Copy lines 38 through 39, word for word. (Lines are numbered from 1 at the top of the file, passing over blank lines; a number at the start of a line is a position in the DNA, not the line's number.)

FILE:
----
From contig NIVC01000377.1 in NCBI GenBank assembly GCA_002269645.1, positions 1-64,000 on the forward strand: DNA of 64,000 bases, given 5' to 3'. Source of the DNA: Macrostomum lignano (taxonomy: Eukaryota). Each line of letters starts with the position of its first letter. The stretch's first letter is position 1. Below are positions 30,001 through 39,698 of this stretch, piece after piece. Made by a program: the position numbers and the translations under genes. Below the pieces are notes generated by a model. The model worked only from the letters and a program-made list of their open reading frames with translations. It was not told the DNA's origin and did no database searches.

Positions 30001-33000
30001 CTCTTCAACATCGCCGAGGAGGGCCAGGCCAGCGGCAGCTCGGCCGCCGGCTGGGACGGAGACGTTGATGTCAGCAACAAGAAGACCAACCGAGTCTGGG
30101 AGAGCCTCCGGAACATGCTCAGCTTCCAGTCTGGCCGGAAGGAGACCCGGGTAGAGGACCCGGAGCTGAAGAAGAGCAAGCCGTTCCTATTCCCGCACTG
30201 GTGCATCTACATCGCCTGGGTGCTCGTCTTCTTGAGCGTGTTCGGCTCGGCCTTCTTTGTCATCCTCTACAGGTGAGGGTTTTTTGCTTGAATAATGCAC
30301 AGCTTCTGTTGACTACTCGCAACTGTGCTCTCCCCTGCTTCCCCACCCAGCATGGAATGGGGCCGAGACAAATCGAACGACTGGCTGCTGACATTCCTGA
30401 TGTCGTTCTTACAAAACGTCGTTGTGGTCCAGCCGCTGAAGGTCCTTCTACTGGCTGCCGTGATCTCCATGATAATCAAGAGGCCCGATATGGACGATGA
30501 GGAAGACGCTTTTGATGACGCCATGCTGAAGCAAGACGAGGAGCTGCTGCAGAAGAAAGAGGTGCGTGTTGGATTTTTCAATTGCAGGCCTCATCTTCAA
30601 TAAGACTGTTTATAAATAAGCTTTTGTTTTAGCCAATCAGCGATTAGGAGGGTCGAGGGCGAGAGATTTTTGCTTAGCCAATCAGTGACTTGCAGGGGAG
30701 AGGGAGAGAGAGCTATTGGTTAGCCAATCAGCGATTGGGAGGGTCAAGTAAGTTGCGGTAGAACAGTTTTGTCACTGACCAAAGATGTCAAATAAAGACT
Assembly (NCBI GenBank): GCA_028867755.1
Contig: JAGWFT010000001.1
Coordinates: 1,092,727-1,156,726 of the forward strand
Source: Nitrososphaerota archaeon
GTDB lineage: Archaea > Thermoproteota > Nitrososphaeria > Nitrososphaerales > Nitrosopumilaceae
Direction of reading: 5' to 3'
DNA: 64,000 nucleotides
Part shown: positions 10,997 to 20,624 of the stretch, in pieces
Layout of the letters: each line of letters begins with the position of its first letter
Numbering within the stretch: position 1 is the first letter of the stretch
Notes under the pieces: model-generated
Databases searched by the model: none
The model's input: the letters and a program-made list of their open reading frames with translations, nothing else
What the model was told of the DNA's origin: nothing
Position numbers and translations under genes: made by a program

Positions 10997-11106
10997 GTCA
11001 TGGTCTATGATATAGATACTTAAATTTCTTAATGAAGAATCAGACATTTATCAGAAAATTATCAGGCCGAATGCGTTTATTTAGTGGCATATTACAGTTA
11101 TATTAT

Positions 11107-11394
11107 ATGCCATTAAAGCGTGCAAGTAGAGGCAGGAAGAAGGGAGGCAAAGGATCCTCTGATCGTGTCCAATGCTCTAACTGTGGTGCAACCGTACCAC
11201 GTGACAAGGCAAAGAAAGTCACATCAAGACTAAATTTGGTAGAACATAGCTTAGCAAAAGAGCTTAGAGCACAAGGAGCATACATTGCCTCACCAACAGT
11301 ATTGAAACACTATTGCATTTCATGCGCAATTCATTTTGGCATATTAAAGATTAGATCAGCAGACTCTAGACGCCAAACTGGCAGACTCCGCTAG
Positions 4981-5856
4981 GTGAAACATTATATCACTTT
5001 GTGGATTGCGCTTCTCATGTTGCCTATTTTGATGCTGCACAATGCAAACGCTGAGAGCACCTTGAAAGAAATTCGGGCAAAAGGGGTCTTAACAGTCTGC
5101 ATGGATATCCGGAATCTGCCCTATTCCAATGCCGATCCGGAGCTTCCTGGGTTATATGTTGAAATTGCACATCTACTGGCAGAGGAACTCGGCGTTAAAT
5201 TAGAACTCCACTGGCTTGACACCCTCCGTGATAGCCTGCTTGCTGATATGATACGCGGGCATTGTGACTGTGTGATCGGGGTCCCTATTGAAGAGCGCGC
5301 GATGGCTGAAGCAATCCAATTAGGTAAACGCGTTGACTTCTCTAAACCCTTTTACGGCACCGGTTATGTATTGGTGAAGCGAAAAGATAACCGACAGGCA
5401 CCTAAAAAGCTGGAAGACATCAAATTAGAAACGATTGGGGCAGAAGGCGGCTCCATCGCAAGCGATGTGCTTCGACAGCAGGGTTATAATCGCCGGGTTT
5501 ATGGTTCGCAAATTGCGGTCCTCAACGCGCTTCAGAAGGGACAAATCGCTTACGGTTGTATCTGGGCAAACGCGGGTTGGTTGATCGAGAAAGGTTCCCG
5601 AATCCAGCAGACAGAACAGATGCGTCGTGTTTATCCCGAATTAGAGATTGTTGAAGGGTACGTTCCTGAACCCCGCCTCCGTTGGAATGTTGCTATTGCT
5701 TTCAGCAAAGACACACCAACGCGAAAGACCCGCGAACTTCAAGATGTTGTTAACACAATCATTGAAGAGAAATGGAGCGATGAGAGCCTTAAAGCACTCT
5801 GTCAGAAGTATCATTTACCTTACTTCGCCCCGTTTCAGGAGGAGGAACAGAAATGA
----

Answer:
5201 TAGAACTCCACTGGCTTGACACCCTCCGTGATAGCCTGCTTGCTGATATGATACGCGGGCATTGTGACTGTGTGATCGGGGTCCCTATTGAAGAGCGCGC
5301 GATGGCTGAAGCAATCCAATTAGGTAAACGCGTTGACTTCTCTAAACCCTTTTACGGCACCGGTTATGTATTGGTGAAGCGAAAAGATAACCGACAGGCA